With many held up under self-quarantine television streaming is now the entertainment option of choice. Streaming platforms such as Netflix, Hulu and Disney+ are seeing a tremendous surge in viewership. If you, like many find yourself held up in your home and suffering from cabin fever. Well, here are a few culturally relevant streaming options. Some will have you laughing, some crying or feeling a little better off.
Originally a web series of the same name, Genetified is created by Marvin Lemus and Linda Yvette Chávez who also serve as executive producers alongside actress America Ferrera. The show follows three cousins that band together to keep their grandfather’s popular Boyle Heights taco shop afloat. It poses the newest question – what happens when you are a native of the neighborhood, yet somehow are viewed as part of its gentrification? Throughout the show’s first season the cousins confront their differences in their connections to community, their heritage and commitment to the family business. Gentefied premiered on Netflix in February with a 10-episode run. Reviews and word of mouth are positive. It’s got an 87% Fresh Score on Rotten Tomatoes and Netflix has already green lit a second season.
On My Block
Also, on Netflix is On My Block a teen-based drama-comedy series. It follows four bright, street-savvy friends navigating their way through high school in the gritty inner city of South-Central Los Angeles. Dealing with the danger of getting their friend out of a gang and friends turning into romance. Created by Eddie Gonzalez, Jeremy Haft and Laura Iungerich. The show is in its third season on Netflix, the latest premiering on March 11th.
It’s got an 95% Fresh Score on Rotten Tomatoes. It’s also lauded by critics for its diverse cast, storytelling and fresh multifaceted take on teen life. Matt Seitz of New York Magazine wrote, “One of the many remarkable things about this series is how it folds crime and the awareness of potential violence into everyday life, which is something white sitcoms never do unless it’s a Very Special Episode.”
One of the older offerings on this list, Power is a crime drama that just wrapped its six-season run on the Starz cable network. It follows the story of James “Ghost” St. Patrick, a wealthy New York City club owner by night, but leading a double life as a drug kingpin. As much as Ghost longs to be a legitimate businessman, colleagues from his old life don’t necessarily want to see him move on. Factor in some very heavy anti-hero tendencies of St. Patrick and you have drama to spare. The show was executive produced by Curtis ’50 Cent’ Jackson and Courtney Kemp, who also created the show.
It was a runaway hit for Starz and has spawned no less than three spinoffs currently in the works. Of note is its inclusion of all cultures one can find in New York City. Its strong Latino characters, non-stop plot twists and infusion of urban culture had more viewers tuning in each year. Although its original run is complete, you can view all six seasons on Amazon Prime or Hulu.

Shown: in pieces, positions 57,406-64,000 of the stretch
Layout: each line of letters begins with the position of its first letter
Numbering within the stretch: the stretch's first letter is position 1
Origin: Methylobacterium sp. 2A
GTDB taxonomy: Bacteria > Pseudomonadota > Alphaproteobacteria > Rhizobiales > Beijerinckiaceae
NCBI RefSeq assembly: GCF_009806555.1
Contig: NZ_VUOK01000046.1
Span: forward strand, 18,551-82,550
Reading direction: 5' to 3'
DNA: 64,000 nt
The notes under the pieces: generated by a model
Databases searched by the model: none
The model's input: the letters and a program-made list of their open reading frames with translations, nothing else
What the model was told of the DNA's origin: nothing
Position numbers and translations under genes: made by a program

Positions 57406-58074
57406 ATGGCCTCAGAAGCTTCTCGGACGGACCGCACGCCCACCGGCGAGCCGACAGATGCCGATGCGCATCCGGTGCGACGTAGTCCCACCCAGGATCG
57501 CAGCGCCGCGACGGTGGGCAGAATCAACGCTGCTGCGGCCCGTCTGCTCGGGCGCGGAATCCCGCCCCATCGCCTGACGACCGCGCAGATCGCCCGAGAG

A spin off of the cult hit Sons of Anarchy. Mayans MC is set in a post-Jax Teller world. It follows the trial of the Mayan motorcycle club, whose members made various appearances during the original show’s run. This incarnation however focuses upon EZ Reyes, a former golden boy now fresh out of prison. Reyes is now a prospect in the Mayan MC charter on the California-Mexico border. EZ continuously struggles to carve out his new outlaw identity. Mayans MC just completed its second season and has been green lit for a third.
It’s got great creative power behind the camera, in the form of original SOA creator Kurt Sutter (although Sutter will not be involved in Season 3). But also, in front of it, with veteran actors such as Edward James Olmos and young fresh talent in the form of JD Pardo and Clayton Cardenas serving as series leads. While we get to see great SOA Easter eggs the show has slowly but surely found its own footing. Working in issues such as race, cultures, immigration and government corruption. Mayans MC is streaming on Hulu.
Where Gentefied, brings a comedic element to gentrification, Vida handles the subject matter in more dramatic fashion. Don’t believe us – the tag line for the second season was “operating on a chingona level”. If that is not drama, we don’t know what is.
The series focuses on two Mexican-American sisters, Emma (Mishel Prada) and Lyn Hernandez (Melissa Barrera), both from the Eastside of Los Angeles. Yet they couldn’t be more different or distanced from each other. The untimely death of their mother force them to return to their old neighborhood. Things are not how they remembered. The sisters now have to step up and step in to save the family business. All while confronting their past, their mother’s identity and a neighborhood that’s not as welcoming as it once was. Vida airs on the Starz Network, however, is also available for streaming on Amazon Prime and Hulu.
Party of Five
A reboot of the 90’s hit series of the same name. Yet, with a very topical twist. The initial show is about a group of siblings forced to fend for themselves and one another after the sudden death of their parents. The current incarnation sees the matriarch and patriarch of the Acosta family, deported by ICE back to Mexico. Forced to leave their five children behind. The siblings must now look after one another and fend off an administration looking for any excuse to separate them. Sporting a great young Latinx cast and humanizing immigration in a way not present on television. Party of Five is must see tv.